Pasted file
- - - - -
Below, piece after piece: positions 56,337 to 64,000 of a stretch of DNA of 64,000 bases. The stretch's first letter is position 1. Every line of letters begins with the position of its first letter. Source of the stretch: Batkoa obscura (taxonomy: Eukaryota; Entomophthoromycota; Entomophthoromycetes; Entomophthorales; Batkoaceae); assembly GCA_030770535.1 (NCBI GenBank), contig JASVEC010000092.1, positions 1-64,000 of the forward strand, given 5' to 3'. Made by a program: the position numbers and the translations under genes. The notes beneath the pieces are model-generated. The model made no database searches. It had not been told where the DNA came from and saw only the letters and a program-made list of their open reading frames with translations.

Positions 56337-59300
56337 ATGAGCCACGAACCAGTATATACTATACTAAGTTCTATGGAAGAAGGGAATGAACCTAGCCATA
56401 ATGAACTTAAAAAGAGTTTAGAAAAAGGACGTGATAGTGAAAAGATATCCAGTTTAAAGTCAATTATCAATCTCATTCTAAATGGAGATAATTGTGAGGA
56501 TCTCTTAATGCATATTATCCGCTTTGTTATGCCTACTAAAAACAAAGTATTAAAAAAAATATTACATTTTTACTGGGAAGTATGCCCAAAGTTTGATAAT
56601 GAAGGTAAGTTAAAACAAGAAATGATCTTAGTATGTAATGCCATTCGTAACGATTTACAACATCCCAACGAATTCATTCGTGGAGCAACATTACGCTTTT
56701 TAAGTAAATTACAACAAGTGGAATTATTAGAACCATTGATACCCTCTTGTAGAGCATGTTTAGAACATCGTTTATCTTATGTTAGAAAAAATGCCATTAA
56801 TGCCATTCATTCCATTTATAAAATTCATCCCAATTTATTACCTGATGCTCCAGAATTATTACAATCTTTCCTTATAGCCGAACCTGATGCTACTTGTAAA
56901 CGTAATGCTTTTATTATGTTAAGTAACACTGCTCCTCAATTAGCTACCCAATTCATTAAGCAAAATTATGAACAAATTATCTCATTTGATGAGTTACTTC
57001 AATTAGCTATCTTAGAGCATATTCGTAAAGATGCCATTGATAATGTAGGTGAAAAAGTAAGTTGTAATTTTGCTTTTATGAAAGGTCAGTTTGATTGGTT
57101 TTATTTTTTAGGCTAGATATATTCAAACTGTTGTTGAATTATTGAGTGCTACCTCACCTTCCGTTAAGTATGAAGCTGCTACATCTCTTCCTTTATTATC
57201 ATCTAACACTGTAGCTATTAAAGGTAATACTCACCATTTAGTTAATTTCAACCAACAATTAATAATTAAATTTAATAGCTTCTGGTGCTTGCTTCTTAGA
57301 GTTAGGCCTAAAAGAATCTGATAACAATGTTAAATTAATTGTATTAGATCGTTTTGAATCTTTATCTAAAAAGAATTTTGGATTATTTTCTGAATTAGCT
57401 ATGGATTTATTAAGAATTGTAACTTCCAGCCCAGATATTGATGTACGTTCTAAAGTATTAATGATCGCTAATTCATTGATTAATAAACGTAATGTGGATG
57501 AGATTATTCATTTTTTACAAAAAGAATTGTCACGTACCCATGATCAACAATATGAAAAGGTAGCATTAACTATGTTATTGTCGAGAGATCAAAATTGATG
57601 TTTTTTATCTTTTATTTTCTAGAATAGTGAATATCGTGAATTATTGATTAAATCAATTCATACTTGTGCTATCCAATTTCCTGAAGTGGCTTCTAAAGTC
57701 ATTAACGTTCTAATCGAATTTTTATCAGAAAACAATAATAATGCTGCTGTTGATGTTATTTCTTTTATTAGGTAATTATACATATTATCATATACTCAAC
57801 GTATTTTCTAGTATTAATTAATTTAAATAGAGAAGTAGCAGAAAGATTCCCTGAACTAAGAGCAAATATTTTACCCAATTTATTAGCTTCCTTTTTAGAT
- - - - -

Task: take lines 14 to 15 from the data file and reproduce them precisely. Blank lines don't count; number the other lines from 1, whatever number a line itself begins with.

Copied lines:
57401 ATGGATTTATTAAGAATTGTAACTTCCAGCCCAGATATTGATGTACGTTCTAAAGTATTAATGATCGCTAATTCATTGATTAATAAACGTAATGTGGATG
57501 AGATTATTCATTTTTTACAAAAAGAATTGTCACGTACCCATGATCAACAATATGAAAAGGTAGCATTAACTATGTTATTGTCGAGAGATCAAAATTGATG